Point out some way in which the denoument contributes to the overall theme of "The Story of an Hour" by Kate Chopin.

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herappleness's profile pic

M.P. Ossa | College Teacher | (Level 1) Distinguished Educator

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The denouement of The Story of an Hour by Kate Chopin occurs when Mrs. Mallard reacts to the sight of her husband after she had been told that he was dead from an accident.

According to the story,

Someone was opening the front door with a latchkey. It was Brently Mallard who entered, a little travel-stained, composedly carrying his grip-sack and umbrella. He had been far from the scene of the accident, and did not even know there had been one. He stood amazed at Josephine's piercing cry; at Richards' quick motion to screen him from the view of his wife.  

When the doctors came they said she had died of heart disease--of the joy that kills. 

This is a significant matter considering that, earlier on, Mrs. Mallard was literally breathing for the first time “the elixir of life” that came with the news. We learn that Mrs. Mallard felt that she was finally free from what we can assume was a tedious and unwanted marriage. The joy that befell her was greater than anything, and made her already-weakened heart palpitate with the emotion one feels when a burden is lifted.

One must not forget that the position of women in society at the time this story was published was not the most optimal. Women were merely a social fixture whose only purpose was to breed, nurture, and care for a home. Marriage was basically the only choice for women to be in society. However, we also know that many marriages were arranged and many women were emotionally and sexually dissatisfied.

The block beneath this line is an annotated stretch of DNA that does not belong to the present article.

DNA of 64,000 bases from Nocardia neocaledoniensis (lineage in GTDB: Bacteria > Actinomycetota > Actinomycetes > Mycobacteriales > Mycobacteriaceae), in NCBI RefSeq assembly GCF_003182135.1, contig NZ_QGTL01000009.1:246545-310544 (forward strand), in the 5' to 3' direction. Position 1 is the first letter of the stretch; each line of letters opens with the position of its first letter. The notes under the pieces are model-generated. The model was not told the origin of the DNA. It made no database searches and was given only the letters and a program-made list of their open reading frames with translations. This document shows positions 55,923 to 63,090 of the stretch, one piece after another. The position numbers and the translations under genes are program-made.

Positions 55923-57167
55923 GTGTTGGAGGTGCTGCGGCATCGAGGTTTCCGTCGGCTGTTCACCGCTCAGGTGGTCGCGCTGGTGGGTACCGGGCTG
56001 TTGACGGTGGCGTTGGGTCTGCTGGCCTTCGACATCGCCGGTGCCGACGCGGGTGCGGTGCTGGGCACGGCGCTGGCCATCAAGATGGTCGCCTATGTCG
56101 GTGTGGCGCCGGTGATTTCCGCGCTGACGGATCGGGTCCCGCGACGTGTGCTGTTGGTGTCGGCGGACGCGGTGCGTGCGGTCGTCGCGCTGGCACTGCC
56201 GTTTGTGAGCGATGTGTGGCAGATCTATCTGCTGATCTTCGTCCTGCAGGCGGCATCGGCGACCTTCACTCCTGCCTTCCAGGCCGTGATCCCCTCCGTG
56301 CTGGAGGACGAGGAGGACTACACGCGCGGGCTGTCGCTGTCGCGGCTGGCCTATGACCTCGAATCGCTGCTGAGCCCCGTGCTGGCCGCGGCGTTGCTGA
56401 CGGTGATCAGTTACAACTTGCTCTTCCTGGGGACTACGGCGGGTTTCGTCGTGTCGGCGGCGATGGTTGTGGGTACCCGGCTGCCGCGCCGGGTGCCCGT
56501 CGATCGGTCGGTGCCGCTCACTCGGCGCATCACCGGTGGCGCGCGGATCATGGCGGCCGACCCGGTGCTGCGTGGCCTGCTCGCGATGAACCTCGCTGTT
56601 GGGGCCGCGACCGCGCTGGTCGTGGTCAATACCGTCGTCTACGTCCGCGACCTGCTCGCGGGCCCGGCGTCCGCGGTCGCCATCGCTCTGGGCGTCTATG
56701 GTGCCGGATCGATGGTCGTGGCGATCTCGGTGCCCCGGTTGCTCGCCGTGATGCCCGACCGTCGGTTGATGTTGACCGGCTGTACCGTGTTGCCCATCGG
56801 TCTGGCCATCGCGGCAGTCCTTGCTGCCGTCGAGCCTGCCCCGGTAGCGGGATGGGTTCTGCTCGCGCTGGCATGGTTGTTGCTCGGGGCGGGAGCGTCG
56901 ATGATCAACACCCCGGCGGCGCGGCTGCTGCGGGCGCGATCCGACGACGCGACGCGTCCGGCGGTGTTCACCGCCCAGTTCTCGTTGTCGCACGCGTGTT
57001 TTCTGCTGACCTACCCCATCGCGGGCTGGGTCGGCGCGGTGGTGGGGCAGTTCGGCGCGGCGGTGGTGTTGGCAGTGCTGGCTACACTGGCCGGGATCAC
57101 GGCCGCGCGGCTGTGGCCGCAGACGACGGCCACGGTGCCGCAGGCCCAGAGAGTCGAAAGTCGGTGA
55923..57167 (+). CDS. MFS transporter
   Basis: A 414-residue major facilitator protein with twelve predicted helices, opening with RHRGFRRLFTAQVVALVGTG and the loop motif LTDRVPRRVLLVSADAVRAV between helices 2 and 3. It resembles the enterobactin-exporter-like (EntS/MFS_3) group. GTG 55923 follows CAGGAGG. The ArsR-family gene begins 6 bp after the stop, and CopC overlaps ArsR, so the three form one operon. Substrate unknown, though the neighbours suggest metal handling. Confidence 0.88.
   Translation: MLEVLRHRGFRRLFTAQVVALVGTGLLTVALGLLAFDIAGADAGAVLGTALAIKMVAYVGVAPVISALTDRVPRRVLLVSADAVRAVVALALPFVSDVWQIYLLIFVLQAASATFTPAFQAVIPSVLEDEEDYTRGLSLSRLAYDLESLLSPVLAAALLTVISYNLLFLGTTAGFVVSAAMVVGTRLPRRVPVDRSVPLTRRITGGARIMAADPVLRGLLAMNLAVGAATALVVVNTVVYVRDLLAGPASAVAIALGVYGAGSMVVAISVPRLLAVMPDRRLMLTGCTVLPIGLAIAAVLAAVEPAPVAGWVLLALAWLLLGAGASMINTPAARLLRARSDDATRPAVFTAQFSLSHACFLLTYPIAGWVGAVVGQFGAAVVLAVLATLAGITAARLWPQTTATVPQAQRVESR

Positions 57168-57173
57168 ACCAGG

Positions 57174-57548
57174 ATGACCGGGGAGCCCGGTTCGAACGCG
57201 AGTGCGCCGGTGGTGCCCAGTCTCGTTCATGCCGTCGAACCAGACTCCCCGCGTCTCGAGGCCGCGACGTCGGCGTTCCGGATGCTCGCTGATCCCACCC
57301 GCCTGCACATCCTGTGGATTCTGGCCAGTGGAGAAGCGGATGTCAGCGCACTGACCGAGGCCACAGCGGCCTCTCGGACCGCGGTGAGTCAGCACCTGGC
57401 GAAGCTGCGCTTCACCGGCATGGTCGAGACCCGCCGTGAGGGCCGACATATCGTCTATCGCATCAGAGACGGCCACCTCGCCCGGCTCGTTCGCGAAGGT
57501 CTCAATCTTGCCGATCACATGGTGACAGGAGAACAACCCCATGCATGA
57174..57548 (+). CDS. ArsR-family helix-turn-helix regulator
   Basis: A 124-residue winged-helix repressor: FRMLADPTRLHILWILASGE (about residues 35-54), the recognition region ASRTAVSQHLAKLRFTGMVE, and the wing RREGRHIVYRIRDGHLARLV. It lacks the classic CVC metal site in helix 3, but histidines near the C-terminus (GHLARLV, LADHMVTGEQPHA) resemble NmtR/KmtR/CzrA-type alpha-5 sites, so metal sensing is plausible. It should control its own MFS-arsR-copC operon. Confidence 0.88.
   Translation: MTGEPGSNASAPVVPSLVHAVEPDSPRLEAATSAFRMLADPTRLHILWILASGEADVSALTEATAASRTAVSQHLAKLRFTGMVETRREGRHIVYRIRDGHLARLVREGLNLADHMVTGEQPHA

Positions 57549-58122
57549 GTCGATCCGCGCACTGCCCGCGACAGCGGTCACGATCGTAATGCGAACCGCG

Hence, when Mrs. Mallard’s shock to see her husband was strong enough to kill her, one can imagine that Mr. Mallard’s presence in her life was unbearable. Seeing him again would mean to give up that sensation of freedom that she so cherished. To add to the irony, her cause of death was said to be from a “joy that kills”. The reader knows that her death came actually from the shocking disappointment of seeing her husband again.  Therefore the way this affects the overall theme of the story is that Mrs. Mallard’s desperate for freedom became a silent cry for help that maybe even manifested itself in her weakened heart.  When she saw that she had to give up the sensation of liberation she felt for the first time in years, her weakened heart gave up, and she became free in eternity.

booboosmoosh's profile pic

booboosmoosh | High School Teacher | (Level 3) Educator Emeritus

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The denouement or resolution of Kate Chopin's "The Story of an Hour" occurs at the very end of the story with surprising force.

Mrs. Louise Mallard, who has heart trouble, has been told that she is free from the restrictions of her marriage by the untimely death of her husband. Without having realized it before, she soon understands that her will has not been her own, but has been controlled by her husband, who had generally been kind and whom she had sometimes loved.

However, now Mrs. Mallard's new sense of freedom gives her a renewed interest in her life. Whereas the day before she had worried that life would be long, now she prays that life will be long because she realizes that she has been set "free." "Body and soul, free."

When, at the story's conclusion, Louise Mallard finally leaves her room and goes down the stairs with her sister-in-law, a key in the door announces the arrival of...her allegedly dead husband, Brently. He was not killed in a railway accident as reported. In that moment, rather than being overjoyed at his "resurrection," Louise loses the promise of freedom widowhood would have brought her.

The denouement is the doctors' diagnosis:

When the doctors came they said she had died of heart disease—of joy that kills.

The irony is, of course, that she did not die from the joy of seeing her husband  alive, as they believe, but of disappointment at the loss of her dreams for a life all her own. The story reflects the importance of the title—that within an hour Louise's life changes enormously: she gains a life and loses it. The story also perpetuates the sense of society (then) that a woman's happiness depended upon having a husband. Independence was not something women needed:  why would they with a husband to make the important decisions?

Overall, the theme throughout the story is Louise's discovery of the value of independence for a woman. The denouement reflects society's inability to understand this concept: the doctor's blame her death not on disappointment, but on ill-health, something only the reader would be able to pick up on.

 

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